Tracking yet another storm in Florida
Competitive bidding, as it is shaping up in Florida, can be
summed up in three numbers: 100 million, 1 million, and one.
As in: one vendor to perform all outpatient anatomic and clinical pathology laboratory services for more than 1 million Medicaid beneficiaries in the state. That’s the scheme on tap as Florida prepares to award a projected $100 million, three-year Medicaid laboratory testing contract to a single provider.
For some seven months, the project has been in a holding pattern. When the state issued a request for proposals last March, it encountered problems right away. A protest from one laboratory prompted the state to drop a requirement that bidders have CAP or JCAHO accreditation.
Only CLIA certification would be required, said the state Florida Agency for Health Care Administration, or AHCA. After the RFP’s deadline was extended, 10 laboratories announced they intended to compete. However, the controversial plan hit another speed bump based on a number of concerns raised by the CAP, the Florida Society of Pathologists, and other groups. The state withdrew its original RFP in April.
But the succeeding version, slated to appear in the next few weeks in the form of an "invitation to negotiate," promises to be even less welcome, and the College is expressing serious concern.
The CAP and the Florida Society of Pathologists view competitive bidding as a risky experiment because it treats medical services as "interchangeable commodities," they say, rather than essential components of quality health care with life-and-death implications.
In September, after action by the CAP House of Delegates and Board of Governors,
the CAP called upon Florida governor Jeb Bush and the state legislature to rescind
the competitive bidding proposal, or at least defer it until an impartial study
can assess the potential adverse impact on medical quality.
"It’s important to remember that the laboratory is not a good place to be cut," says Patricia Gregg, MD, president-elect of the Florida Society of Pathologists. "It’s a very cost-effective part of the program because about 60 percent of medical decisions are based on lab information, but it makes up only two percent of the Medicaid budget."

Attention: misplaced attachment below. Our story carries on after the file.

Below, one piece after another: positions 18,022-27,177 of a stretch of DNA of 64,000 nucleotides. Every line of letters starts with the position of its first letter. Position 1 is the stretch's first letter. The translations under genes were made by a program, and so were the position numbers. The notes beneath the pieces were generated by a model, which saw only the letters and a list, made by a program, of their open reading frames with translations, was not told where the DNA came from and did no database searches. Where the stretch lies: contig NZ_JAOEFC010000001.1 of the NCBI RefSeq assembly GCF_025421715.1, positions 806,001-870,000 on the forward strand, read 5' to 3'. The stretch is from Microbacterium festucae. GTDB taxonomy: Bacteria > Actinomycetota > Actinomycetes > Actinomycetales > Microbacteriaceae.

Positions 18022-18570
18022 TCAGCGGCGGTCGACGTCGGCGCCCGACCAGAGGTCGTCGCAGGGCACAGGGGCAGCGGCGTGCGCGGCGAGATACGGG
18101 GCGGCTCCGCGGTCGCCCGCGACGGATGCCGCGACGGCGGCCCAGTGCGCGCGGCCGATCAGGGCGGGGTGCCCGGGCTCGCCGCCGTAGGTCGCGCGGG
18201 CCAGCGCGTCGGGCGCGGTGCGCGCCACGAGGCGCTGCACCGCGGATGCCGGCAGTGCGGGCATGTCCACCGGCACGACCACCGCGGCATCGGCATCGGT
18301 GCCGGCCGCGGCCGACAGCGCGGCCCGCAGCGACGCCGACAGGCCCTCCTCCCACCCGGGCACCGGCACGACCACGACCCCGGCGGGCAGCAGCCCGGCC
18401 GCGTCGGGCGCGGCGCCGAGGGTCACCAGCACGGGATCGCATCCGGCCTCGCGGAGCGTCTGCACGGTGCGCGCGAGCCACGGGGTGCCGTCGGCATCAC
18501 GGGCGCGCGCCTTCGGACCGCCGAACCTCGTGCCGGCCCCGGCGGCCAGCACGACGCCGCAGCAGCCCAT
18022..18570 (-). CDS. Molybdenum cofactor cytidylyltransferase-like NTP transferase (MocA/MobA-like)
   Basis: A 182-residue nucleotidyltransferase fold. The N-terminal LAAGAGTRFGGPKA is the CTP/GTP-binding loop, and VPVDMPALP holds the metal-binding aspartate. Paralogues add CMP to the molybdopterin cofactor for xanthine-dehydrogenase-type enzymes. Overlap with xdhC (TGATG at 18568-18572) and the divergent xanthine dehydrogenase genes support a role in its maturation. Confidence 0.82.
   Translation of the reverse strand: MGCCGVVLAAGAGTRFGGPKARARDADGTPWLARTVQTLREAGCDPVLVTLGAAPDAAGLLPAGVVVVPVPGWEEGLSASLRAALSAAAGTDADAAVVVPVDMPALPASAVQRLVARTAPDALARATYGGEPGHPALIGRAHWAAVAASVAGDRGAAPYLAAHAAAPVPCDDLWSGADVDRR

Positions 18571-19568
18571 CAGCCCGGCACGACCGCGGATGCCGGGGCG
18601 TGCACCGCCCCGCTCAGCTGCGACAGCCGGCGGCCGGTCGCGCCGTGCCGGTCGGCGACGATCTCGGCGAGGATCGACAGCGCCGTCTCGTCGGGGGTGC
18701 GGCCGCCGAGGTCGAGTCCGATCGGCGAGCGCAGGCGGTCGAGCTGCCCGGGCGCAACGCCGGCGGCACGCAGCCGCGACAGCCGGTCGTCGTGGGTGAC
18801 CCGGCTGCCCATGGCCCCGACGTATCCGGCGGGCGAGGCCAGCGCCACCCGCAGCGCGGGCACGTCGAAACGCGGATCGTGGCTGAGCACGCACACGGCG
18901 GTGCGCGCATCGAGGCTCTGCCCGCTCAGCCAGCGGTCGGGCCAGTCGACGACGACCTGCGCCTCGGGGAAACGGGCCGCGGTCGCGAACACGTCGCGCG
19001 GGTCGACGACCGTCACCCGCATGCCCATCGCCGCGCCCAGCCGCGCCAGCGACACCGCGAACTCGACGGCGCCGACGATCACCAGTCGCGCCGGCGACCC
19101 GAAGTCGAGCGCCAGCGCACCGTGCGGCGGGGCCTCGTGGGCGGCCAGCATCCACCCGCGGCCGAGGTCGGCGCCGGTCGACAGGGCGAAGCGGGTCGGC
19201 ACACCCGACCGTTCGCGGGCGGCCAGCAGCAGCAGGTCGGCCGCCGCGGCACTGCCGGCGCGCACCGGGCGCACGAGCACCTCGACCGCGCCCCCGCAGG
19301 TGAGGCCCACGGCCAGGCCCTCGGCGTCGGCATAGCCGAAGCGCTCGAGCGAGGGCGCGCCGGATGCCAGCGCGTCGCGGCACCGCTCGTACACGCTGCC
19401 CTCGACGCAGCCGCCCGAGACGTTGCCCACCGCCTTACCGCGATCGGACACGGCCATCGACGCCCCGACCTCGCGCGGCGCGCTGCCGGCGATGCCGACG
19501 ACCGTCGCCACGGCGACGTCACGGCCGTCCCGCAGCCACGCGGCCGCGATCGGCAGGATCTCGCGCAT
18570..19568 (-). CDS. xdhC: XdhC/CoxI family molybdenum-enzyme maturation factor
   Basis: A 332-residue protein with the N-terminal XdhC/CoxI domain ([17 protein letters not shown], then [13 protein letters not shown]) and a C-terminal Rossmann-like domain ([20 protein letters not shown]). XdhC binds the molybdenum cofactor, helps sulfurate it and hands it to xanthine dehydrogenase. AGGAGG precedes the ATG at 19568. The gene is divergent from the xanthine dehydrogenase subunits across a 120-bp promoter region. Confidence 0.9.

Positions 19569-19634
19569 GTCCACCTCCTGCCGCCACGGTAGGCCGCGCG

"When the state begins to treat these vital services like a commodity, and decides to monkey with the market by redirecting revenue, the industry will suffer," she adds. "Unfortunately, patients could end up paying the price."
Setting up a Medicaid monopoly for medical laboratory services without an adequate study of the ramifications could jeopardize the health and well-being of patients, the FSP warns.
"It could increase turnaround time for patient results, reduce access to critical or specialized laboratory services, or cause systemic disruption in the delivery of vital laboratory services if a vendor or technology fails," says FSP president Mario Gonzalez, MD.
As CAP TODAY went to press, the state had not yet re-launched the bidding process by issuing an invitation to negotiate, or ITN. "But we have every expectation they will go ahead with the new proposal, and we’re reasonably sure it will be similar to the RFP issued last spring, with a single winner to be chosen," says Alan Mertz, president of the American Clinical Laboratory Association.
An ITN, Mertz explains, would follow a somewhat different course from an RFP. "They would still end up with a single winner, but before picking that winner they could go to several companies that bid and say, ’Hey, we want to negotiate with you and get you to change your proposal, maybe adopt some things that other bidders offered.’ They could go back and forth with several bidders."
"The difference this time," he adds, "is that apparently the bidder will also have to offer a capitated amount per Medicaid beneficiary rather than a fee schedule."
He says Florida officials are aware of the CAP’s and ACLA’s reservations but haven’t yet responded to them. "Certainly, in our estimation, capitation makes an unworkable proposal even more unworkable," he says.
Laboratories are reimbursed for Medicaid services at rates that are only 65 percent to 70 percent of Medicare Part B fees. That discount is typical of payment for all Medicaid services, but it hasn’t prevented Medicaid from surpassing Medicare to become the single largest health insurance program in the nation, spending more than $250 billion in fiscal year 2002.
Florida’s Medicaid program, predicted to cost $14.5 billion in the next fiscal year, has seen laboratory payments rise from $25.1 million in 2000 to $40.7 million in the fiscal year ending last June 30.
The sole-source competitive bid in Florida is part of an overall effort to overhaul the Medicaid program there, Dr. Gonzalez notes. "Governor Bush has stated his belief that Florida can serve as a model for Medicaid reform for other states, and he intends to significantly reduce this budget during 2005."